Following two-day noisy discussions, the Parliament of Georgia once again postponed the voting on the ruling party-sponsored constitutional amendment envisaging transition to fully proportional electoral system. The MPs will vote for the constitutional amendment on November 14.
According to the bill, the mixed electoral system will be abolished and from 2020, parliamentary elections will be held through fully proportional system with the so called natural threshold. In addition, the bill preempts the parties from setting up election blocs for the parliamentary elections.
First day of parliamentary discussions
The Parliament launched discussions on the constitutional amendment at its plenary session on November 12. The session was marred by mutual accusations from the opposition and the ruling party. The Georgian Dream members accused MPs of the National Movement of attacking the church and the Patriarch.
The parliamentary opposition accused the Georgian Dream lawmakers of creating artificial tensions in the chamber, saying that the parliamentary majority was preparing for voting the bill down.
Later on November 12, Dimitri Khundadze, lawmaker from the ruling Georgian Dream party, said that he had some questions regarding the abolition of the majoritarian system, calling for discussing the issue separately within the parliamentary majority.
Another majoritarian MP, Kakha Okriashvili also expressed the same position, saying that there were differences in the ruling party with a part of majoritarian MPs not supporting the constitutional amendment. Other Georgian Dream lawmakers also confirmed that, but vowed that the ruling party remains committed to its pledge and that it will support transition to the proportional system. Eventually, the Parliament postponed voting for November 13.
At its yesterday’s session, the Parliament also discussed an alternative bill sponsored by the opposition, which unlike the ruling party’s bill, envisages introduction of a 3% threshold and setting up of election blocs. The bill, submitted by Mamuka Katsitadze, leader of the New Rights party, was voted down. Only 32 lawmakers supported it while 55 voted against. 113 votes are needed to approve the amendment.
A rally dubbed “Do not dare to vote down” was held outside the Parliament building on November 12. The organizers explained that they would not allow Bidzina Ivanishvili, chairman of the ruling party, to do a trick and vote down the bill on proportional elections.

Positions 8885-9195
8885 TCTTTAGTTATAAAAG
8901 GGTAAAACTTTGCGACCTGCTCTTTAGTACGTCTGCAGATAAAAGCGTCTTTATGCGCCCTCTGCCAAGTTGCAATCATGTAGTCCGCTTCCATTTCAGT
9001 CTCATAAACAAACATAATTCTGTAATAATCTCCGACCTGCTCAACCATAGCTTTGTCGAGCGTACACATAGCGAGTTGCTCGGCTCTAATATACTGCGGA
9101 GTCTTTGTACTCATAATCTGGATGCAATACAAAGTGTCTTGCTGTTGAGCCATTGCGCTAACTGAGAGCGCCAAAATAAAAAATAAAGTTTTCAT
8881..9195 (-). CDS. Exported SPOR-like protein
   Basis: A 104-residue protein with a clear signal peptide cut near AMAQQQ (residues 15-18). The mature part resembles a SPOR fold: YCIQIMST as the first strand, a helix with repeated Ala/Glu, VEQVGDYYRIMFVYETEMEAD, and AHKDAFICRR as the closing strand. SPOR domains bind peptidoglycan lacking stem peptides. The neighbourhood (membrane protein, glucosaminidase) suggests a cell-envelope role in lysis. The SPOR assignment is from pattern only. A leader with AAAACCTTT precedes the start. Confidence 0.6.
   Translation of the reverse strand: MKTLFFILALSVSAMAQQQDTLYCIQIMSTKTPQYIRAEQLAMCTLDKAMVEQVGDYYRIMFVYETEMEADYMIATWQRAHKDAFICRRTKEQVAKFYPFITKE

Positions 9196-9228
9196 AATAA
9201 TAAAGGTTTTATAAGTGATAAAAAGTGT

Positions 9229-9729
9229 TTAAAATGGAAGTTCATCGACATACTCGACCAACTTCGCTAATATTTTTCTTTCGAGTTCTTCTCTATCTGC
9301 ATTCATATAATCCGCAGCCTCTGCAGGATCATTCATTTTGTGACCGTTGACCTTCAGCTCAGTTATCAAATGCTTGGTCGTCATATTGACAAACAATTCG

Second day of parliamentary discussions
The second day of discussions on the constitutional amendment continued in the Parliament amid mutual accusations between the majority and minority groups today.
Bidzina Ivanishvili, chairman of the ruling party, also attended the meeting. Following the meeting, Dimitri Khundadze, Georgian Dream lawmaker, said that part of the majority lawmakers were preparing to vote the bill down.
However, speaking with reporters following the meeting, MP Gia Volski said that the ruling team would do its best to ensure that the bill gets the ruling party endorsement.
Irakli Kobakhidze, former Parliament Speaker and one of the co-authors of the bill, spoke about pros and cons of the bill and also responded to opponents’ criticism, accusing them of attempts to overthrow the government and even spared no effort to insult his former teammates.
Opposition representatives dedicated much of their time to criticism against the ruling party and called on the majority group to keep their promise and support transition to the proportional electoral system.
Following the discussions and separate lawmakers’ speeches, MP Gia Volski called for postponing the voting for November 14, requesting the opposition to support his initiative.
Lawmakers are expected to vote for the constitutional amendment tomorrow, following one more meeting of the ruling party MPs at Georgian Dream’s office.
Positions taken by opposition parties and CSOs
Today’s plenary session was held amid protests outside the Parliament. The protesters called on the lawmakers to keep their promise, otherwise warned about large scale demonstrations if the majority votes the bill down.
Local civil society organizations and the Public Defender also called on the Parliament to support the bill.
Meanwhile, representatives of the parliamentary and non-parliamentary opposition gathered at Labor Party’s office and discussed the steps they should take in case the parliament will not support the bill.